Header Ads

On Gusto: William Hazlitt’s view on Michael Angelo’s forms and Titian’s landscapes

On Gusto: William Hazlitt’s view on Michael Angelo’s forms and Titian’s landscapes

On Gusto: William Hazlitt’s view on Michael Angelo’s forms and Titian’s landscapes

Q. How does Hazlitt describe Michael Angelo’s forms and Titian’s landscapes? Discuss with suitable references to the essay “On Gusto”.

Answer: William Hazlitt was the 18th-century English essayist and literary critic. In his essay "On Gusto", Hazlitt discusses the artistic styles of two great Renaissance artists, Michelangelo and Titian. In this essay, he explores the concept of "gusto" in art, which he defines as the power of giving an uncommon truth and force to common subjects. In this context, Hazlitt provides distinct descriptions of Michelangelo's forms and Titian's landscapes, shedding light on their artistic styles and merits.

Michelangelo's Forms:

Hazlitt has a profound admiration for Michelangelo's forms and his ability to infuse them with a sense of sublime and elevated grandeur. He sees Michelangelo as a master of the sublime and the heroic in art. Hazlitt writes:

"He [Michelangelo] had great power, an intense depth of feeling, and extraordinary gravity. His heads are full of the character of the subject. There is a story told of his having paid a butcher in the market-place at Florence for some pieces of a hide, with the pieces of silver, marked with his own image and superscription, which he had received in payment for his works, and upon which he set no small value. The whole system of his art was to give the utmost conceivable grandeur and effect to the common and customary objects of nature. Such objects were not enough for his ambition, unless he could convert them into the darkest and most terrific symbols of the same kind."

Hazlitt highlights Michelangelo's ability to elevate ordinary subjects to the level of the heroic and the symbolic. He was able to infuse his sculptures with an intensity of emotion and expression that transcended the mundane.

Titian's Landscapes:

Hazlitt also discusses Titian's landscapes, and he praises Titian's ability to capture the beauty and serenity of nature. While Titian is primarily known for his portraits and religious paintings, he also excelled in depicting the natural world. Hazlitt writes:

"Titian was the painter of nature; he was, indeed, the only painter of nature. He delighted in the smallest details, and gave truth and force to the most common objects. His landscapes have a peculiar character of their own. They have that mild, thoughtful tone, and clear depth of tint, which gives an expression of the finest nature. It is the same under every aspect, with every variety of light and shade, in all the elements. It speaks the same language, and conveys the same feeling everywhere."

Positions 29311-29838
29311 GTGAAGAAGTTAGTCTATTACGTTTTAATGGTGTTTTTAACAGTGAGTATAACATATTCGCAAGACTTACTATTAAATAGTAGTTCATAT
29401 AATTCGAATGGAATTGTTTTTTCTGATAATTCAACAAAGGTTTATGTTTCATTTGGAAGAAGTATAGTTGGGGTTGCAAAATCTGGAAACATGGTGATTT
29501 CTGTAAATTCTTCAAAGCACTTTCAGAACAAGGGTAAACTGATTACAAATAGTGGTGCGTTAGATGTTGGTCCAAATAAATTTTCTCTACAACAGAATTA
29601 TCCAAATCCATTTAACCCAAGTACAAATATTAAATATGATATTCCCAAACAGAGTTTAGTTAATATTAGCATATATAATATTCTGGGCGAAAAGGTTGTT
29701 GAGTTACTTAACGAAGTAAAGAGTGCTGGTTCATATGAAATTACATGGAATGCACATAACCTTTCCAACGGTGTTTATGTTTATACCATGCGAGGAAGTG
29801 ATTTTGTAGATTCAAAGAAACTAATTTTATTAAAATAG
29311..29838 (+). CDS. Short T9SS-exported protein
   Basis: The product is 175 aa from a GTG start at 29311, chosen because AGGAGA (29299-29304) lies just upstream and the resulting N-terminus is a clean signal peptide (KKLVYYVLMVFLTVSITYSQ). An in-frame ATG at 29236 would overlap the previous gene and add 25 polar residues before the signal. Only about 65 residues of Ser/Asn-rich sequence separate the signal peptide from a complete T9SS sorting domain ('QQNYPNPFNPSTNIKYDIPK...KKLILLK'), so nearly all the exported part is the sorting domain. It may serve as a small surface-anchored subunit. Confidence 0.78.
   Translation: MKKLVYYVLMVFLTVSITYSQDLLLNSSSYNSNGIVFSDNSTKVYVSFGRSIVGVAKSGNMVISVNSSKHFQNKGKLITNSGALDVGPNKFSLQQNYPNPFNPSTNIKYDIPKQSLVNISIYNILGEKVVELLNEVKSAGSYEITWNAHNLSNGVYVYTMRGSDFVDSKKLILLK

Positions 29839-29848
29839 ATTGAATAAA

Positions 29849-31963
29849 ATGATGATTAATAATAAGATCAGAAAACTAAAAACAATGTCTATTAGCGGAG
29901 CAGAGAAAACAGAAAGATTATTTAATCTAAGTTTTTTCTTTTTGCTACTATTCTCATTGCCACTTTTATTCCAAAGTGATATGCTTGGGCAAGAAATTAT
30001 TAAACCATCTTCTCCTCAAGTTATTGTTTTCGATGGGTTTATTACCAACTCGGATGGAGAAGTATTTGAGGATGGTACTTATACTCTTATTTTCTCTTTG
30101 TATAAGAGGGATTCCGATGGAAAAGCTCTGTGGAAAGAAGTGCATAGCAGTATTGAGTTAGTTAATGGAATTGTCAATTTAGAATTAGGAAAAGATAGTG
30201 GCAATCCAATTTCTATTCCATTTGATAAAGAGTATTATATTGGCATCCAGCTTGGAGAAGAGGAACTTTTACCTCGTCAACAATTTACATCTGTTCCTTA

Hazlitt admires Titian's ability to convey the beauty and harmony of the natural world in his landscapes. He sees Titian as a master of capturing the essence of nature and infusing it with a sense of calm and tranquility.

In "On Gusto," Hazlitt is emphasizing the idea that true artistry lies in the artist's ability to take common or ordinary subjects and elevate them to a higher plane, whether through the grandeur of Michelangelo's forms or the serene beauty of Titian's landscapes. These artists, according to Hazlitt, possessed the "gusto" or the ability to imbue their works with extraordinary power and truths, making them stand out as masterpieces in the world of art.


Read also:

👉 T. S. Eliot’s concept of the Impersonal theory of poetry 

👉 Aristotle's Poetics | views on the plot of tragedy and its relative importance  

👉 Poetry is the spontaneous overflow of powerful feelings | William Wordsworth 

👉 Received Pronunciation (RP) | Distinctive features, criteria and major problems  

👉 Speech mechanism | the functions of the various organs of speech  

👉 Development of the English language | from the Anglo-Saxon to the Modern period  

👉 Anglo-Saxon Christian Poetry | or Religious Poetry  

Post a Comment